J i m   S t e e n b u r g h
Jim Steenburgh
Assistant Professor, Department of Meteorology
University of Utah
CO-Principal Investigator, "IPEX"

   I was first turned on to the science of meteorology in the tenth grade when my father and I were caught in a heavy thunderstorm while backpacking in the Adirondacks. We were forced to erect a tent for "emergency shelter" right in the middle of a marsh. After a night of restless sleep in a soaking wet sleeping bag, I decided that I wanted to avoid similar problems in the future and decided to become a meteorologist.

   After graduating from high school in 1985, I attended Penn State University and received a B.S. in Meteorology in 1989. Although I received an excellent education, I found myself less and less interested in East Coast meteorology and more drawn to examining what happens over the complex terrain of western North America. In many ways, what happens to weather systems over the mountain west remains one of great questions in our field.

   In 1989 I moved to Seattle to attend graduate school at the University of Washington. Seattle was a city alive with culture and outdoor experiences, and the faculty at the University of Washington challenged and stimulated me intellectually. I spent the next few years doing two things: graduate work and outdoor recreation. Being single, I could still burn the candle at both ends. I skied 50-60 days a winter and spent most of the summer hiking and backpacking in the Cascades. As an avid skier, the Cascades were a dream because they receive so much snow and you can pretty much ski all year long if you're willing to do some climbing in the summer. My experiences in the mountains only fueled my desire to better understand and predict mountain weather, so in between outdoor adventures, I'd be working on projects related to the interaction of cyclones with the complex terrain of western North America. The work I did with Cliff Mass as my advisor led to several publications and included an investigation of the infamous "Inauguration Day Storm" that produced severe winds and extensive damage over western Oregon and Washington. I was also able to study how local mountain-driven wind systems lower snow levels in Cascade Mountain passes, resulting in a unique microclimate that often results in great ski conditions but which can also cause hazardous avalanches.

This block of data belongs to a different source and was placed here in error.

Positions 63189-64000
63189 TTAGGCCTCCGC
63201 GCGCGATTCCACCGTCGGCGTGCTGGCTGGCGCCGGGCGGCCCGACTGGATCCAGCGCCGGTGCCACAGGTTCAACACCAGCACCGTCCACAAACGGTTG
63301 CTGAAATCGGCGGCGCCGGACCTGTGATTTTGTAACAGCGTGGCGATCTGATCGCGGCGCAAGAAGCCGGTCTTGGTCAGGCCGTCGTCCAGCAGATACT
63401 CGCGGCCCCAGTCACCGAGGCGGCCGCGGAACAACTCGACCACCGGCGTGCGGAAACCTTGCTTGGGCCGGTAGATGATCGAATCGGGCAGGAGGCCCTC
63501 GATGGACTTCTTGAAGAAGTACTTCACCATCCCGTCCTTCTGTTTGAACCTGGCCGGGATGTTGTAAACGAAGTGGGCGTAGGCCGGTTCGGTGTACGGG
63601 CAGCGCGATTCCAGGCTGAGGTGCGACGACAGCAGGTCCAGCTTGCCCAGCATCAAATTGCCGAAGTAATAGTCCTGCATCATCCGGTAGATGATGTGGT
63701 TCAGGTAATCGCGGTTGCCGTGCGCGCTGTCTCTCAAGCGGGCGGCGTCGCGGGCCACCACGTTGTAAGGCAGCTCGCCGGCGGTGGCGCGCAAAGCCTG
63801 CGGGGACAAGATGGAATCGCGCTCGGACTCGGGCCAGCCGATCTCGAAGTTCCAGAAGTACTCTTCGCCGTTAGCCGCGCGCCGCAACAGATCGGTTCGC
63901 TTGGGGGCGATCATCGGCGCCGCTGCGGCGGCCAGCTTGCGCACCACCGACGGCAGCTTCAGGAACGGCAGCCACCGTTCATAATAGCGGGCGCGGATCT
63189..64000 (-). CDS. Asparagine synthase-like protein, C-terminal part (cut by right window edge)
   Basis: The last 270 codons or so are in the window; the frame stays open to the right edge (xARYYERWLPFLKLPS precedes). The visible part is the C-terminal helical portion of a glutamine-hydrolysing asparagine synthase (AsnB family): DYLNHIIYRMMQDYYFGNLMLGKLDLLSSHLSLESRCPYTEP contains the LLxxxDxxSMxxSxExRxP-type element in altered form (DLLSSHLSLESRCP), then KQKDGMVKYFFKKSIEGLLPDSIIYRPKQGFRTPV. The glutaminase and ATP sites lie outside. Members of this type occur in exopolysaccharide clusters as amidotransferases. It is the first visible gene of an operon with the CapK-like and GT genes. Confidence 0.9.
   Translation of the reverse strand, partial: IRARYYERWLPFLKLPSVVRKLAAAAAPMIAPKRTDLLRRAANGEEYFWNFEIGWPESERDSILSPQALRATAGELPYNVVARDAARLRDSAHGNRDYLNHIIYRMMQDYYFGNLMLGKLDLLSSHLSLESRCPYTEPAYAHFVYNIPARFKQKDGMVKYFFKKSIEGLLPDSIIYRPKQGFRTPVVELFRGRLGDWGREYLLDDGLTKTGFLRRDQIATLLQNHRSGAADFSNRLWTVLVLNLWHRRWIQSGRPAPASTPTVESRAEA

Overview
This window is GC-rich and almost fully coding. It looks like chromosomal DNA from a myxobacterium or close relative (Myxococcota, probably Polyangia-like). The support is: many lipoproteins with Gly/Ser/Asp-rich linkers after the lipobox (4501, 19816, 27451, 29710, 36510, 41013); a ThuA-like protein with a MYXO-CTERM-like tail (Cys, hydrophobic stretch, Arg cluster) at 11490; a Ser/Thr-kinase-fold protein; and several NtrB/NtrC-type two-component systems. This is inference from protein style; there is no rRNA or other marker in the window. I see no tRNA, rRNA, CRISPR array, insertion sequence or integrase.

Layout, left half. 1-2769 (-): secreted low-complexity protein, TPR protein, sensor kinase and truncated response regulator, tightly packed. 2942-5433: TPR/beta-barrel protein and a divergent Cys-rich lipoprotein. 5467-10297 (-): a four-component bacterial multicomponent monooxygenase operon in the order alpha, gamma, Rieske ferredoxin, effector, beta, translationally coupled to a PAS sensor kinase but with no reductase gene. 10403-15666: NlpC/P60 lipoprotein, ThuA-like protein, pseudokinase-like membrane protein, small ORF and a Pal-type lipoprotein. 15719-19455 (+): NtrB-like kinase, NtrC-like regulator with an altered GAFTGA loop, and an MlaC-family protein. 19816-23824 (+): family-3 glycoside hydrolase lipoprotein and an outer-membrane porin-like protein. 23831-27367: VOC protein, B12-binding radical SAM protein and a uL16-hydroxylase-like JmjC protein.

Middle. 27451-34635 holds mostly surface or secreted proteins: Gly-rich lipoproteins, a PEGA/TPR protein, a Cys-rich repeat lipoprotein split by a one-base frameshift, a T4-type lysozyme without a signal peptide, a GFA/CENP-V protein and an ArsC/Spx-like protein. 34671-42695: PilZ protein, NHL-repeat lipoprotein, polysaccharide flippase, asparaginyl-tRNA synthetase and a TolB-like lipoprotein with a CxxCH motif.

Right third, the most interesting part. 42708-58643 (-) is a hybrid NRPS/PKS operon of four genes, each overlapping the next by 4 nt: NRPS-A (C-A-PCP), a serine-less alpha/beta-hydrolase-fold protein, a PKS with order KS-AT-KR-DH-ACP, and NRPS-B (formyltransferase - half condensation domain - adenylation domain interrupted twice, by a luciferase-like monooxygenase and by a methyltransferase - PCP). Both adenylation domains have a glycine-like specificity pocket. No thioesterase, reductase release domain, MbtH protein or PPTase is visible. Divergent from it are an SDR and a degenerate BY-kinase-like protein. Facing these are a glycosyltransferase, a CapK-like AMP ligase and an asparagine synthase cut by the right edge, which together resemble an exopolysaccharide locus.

In 1995 I received my Ph.D. in Atmospheric Sciences and took a faculty position at the University of Utah. After six years in the Pacific Northwest I thought I was an expert in mountain meteorology, but the complex terrain of the Great Basin quickly humbled me. The terrain of northern Utah is very irregular, steep, and narrow. In some locations, the Wasatch Mountains rise almost 7,000 vertical feet in 3 miles! And, there's the Great Salt Lake to complicate weather patterns. It was great to live minutes from 520 inches of quality Utah snow each year. On the other hand, predicting when and how much it snowed proved to be a major challenge, making it more difficult for me to be out there when the powder was flying.

   My research over the past few years has thus focused on improving the basic understanding and prediction of weather systems in areas of complex terrain, with an emphasis on the Great Basin and northern Utah. We've done a great deal of work on lake-effect snowstorms of the Great Salt Lake and think we've made major progress in this area. In a collaborative project with the National Severe Storms Lab, Desert Research Institute, and the NOAA Air Operations Center, we recently completed a field program known as IPEX (i.e., the Intermountain Precipitation EXperiment), which examined winter storms over northern Utah. We hope to use the data collected during this event to better understand how our local topography influences snowfall both in the Wasatch Mountains and over the adjoining lowlands, including Salt Lake City.

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